A Friday Walk through the various places where people live. Eventually getting to town to see some friends and their new venture ‘Home’ in School Lane, Liverpool One.
It’s been called Prince Arthur’s Road for the last century or more, since the visit of some royal. But as a keen fan of evidence of urban farming I always use its original name.
Yes, looks like a pub and always was a pub. But now, sadly, it’s a solicitor’s office.
The plaque on it says:
“Built in 1796 to house drunks and criminals overnight, it later accommodated cholera victims and refugees from the Irish Famine.”
Though as you’ll know if you’ve been around here a while I won’t have it called a famine. Only the potato crop failed. The English ate or exported everything else. What they didn’t do, though, was enclose the little green the Lock-Up is standing on. That is the only remaining piece of common land in Liverpool, and therefore very precious.
Medieval this, apparently and there really is a spring under it. The cross is a relatively recent addition though but its inscription is a gem:
”Deus dedit homo bibit’ meaning ‘God gives, man drinks”
I love walking through Old Swan. Lively and full of people, and with a complicated crossroads that’s a real relic of when the place was a village with coaching inns, a few miles from Liverpool town.
Though, architecturally speaking, the junction still misses the tenements and shops of St Oswald’s Gardens.
There are 80,000 of these terraced houses in Liverpool, we live in one.
Not sure how much ‘abattoiring’ goes on in there now, or whether it’s just a wholesale market? But they are moving with the times. An advert on the front boasts of the availability of ‘slimming sausages’.
Oh look, it’s a regeneration sign!
For a couple of miles now we’ll be walking through the ‘Kensington New Deal’ area. A regeneration initiative from the early days of New Labour. So it’ll be interesting to see how it’s worked.
And find a rich selection of mostly Eastern European and Middle Eastern foods.
I buy a couple of Turkish olive-bread rolls and walk on.
I remember this being a (hate the phrase) ‘Flagship Project’ at the beginning of the New Deal. Now it’s got bushes growing out of the roof. What went wrong?
And the Dean Road Jewish Cemetery has been beautifully restored.
Legendary if you’re a Deaf School fan anyway. As they memorably sang:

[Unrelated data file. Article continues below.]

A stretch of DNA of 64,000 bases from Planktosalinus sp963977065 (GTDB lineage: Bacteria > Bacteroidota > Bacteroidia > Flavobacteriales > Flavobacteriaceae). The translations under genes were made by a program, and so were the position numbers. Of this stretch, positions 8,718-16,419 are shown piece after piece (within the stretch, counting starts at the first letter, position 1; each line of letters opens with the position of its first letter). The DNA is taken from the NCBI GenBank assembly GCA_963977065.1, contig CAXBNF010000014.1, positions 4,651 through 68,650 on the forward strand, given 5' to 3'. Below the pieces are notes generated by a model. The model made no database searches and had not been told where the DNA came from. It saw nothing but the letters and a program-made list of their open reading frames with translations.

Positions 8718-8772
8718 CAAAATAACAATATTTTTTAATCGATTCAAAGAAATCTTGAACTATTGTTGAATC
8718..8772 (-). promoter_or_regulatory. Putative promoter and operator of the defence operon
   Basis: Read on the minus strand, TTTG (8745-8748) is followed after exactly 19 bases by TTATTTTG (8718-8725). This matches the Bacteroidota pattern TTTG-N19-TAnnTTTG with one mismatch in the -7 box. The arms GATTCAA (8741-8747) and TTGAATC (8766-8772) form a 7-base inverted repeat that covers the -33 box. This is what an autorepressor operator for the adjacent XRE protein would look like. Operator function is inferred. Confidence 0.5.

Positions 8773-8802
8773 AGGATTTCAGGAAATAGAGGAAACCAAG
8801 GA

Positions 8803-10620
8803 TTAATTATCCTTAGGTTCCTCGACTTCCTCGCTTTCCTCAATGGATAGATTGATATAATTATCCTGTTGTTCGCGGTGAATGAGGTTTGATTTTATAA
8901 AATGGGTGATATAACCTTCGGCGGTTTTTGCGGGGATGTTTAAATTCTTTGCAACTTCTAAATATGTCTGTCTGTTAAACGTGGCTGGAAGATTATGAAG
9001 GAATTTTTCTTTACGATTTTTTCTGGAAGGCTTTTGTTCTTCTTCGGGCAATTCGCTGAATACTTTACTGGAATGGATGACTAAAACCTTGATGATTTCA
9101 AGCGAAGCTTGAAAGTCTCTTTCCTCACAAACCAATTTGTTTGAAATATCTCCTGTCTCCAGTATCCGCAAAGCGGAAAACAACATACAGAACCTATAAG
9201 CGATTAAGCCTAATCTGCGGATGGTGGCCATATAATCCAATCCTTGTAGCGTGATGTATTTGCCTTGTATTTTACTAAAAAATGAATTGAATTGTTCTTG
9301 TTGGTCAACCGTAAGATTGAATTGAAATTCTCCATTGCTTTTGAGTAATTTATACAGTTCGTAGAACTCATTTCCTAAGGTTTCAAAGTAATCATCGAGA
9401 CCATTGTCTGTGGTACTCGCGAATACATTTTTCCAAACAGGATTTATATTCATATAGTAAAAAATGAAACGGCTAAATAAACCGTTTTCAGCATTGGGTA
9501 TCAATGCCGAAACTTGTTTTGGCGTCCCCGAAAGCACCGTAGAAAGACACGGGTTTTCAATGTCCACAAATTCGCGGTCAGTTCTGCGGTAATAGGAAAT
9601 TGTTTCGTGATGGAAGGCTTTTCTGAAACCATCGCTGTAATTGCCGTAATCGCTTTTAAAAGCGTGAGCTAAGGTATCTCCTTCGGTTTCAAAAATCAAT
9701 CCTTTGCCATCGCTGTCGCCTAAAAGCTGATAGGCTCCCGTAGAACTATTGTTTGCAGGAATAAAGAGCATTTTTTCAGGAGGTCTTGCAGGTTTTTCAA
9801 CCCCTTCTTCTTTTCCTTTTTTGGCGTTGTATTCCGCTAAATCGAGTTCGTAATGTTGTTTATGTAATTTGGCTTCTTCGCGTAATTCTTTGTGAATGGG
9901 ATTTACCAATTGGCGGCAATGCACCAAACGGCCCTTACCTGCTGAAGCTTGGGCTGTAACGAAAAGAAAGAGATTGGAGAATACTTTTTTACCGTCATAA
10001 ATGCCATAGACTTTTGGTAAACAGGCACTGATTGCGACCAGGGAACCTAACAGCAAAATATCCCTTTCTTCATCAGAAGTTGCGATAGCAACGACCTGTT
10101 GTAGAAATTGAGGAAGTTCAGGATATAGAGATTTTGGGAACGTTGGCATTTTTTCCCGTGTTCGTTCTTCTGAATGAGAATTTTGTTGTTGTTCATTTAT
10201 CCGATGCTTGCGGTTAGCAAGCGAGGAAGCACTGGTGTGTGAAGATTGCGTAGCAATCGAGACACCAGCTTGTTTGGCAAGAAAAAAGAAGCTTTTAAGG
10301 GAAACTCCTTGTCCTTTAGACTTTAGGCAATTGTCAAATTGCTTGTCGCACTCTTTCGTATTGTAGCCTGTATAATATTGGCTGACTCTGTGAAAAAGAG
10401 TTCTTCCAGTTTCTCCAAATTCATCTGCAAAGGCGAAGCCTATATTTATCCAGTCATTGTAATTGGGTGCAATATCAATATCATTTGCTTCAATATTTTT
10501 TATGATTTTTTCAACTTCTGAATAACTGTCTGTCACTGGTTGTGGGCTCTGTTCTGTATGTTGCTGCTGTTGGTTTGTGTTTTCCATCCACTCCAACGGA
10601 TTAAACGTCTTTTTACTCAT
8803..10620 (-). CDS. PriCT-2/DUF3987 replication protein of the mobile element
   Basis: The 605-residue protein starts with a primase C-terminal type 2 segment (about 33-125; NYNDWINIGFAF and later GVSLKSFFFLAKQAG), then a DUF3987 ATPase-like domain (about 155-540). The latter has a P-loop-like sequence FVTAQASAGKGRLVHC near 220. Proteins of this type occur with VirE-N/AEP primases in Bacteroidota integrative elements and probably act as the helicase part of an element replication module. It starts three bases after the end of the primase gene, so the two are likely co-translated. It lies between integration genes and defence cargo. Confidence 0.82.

“Everybody looks like me
Down at Capaldi’s Caff.”
It’s still managing to be open four days a week, though you fear for its future with the UK government’s vicious ‘austerity’ policies.
So this is hardly a scientific study of ‘How the New Deal for Kensington’ worked out (you can read that here). I’ve only walked along the one road. But it is the main drag and it’s not looking all that regenerated is it?
Next, those of you not from Liverpool, try and guess what this is.
Every day, the people who work in here perform miracles. All of us know someone whose life has been saved at the Royal. But they seriously need a better place for their miracles than this slab of brutalism.
Though none of us lot, the experienced patients of Liverpool, were asked about it. So who knows if it will be better than what it’s replacing?
In fact when I was young this was part of the city centre. Now it’s more an area for budget shops.
‘Bulky Bob’s’ is a part of the Furniture Resource Centre Group who we did a lot of work with in the early days of ‘a sense of place’. They collect all the bulky household unwanted goods in Liverpool, then recycle all they can, cleaned up and refreshed, here in this shop.
Just along the road is a Liverpool legend, TJ’s.
We’d come here to their Christmas Grottos in the late 50s and early 60s. I remember Pinky and Perky, Sparky and his magic piano, The Dancing Waters. Always the best in Liverpool.
Passing a housing office, I’m taken by surprise.
But it says:
For the long run.”
And I wrote these words about seven years ago, along with tenants involved in the transfer of the remaining City Council homes to a new landlord, who wanted to make sure public housing would stay public forever. This is the office of that landlord, Liverpool Mutual Homes, and I’m so pleased to see the words still there.
I walk on and finally find where the people are.
But I’m not here for Christmas shopping myself of course. I’m here to call in on a couple of friends and their new venture.
This is Polly and Ben’s third ‘Home’ – the others being in Oxton and Woodside Ferry terminal. They’re local themselves, of course, and are dedicated to using local suppliers.
For today I’m just delighted to see them here. It’s wonderful to be able to walk around inside two people’s dream. Regular readers will well know that I find most of what Liverpool One offers to be far too much about big, corporate, could be anywhere chains. Well this is different. These are two of our own. And if Liverpool One’s to have a future in our hearts, then we need a good few more of our Pollys and Bens to be in there, making it work, you know – ‘For Liverpool, for everyone, for the long run?’
I’ve known Polly and Ben for years, in fact if you’ve read our posts about ‘The story of a sense of place’ (and if not..?) you’ve met Polly before:
“One lunch-time I run into a woman who’s just been on one of our ‘One Day’ workshops, and she asks me where I’m going. ‘Back to work’ I say, ‘I’m just on my lunch-hour’. She looks a mixture of mystified and disappointed. ‘I’m surprised’ she says. ‘You were encouraging us all to go with our hearts the other week, and do what we want with our lives. And yet here you are on your way back into work. Is this what you really want to be doing?’ I tell Sarah about this and it really touches a nerve in both of us. We start to realise that before we can really fly, we’re going to have to jump.”
Well, that was Polly. Thank you Polly for the inspiration, and lovely to meet you here, at the end of this particular road home. Go well, both of you.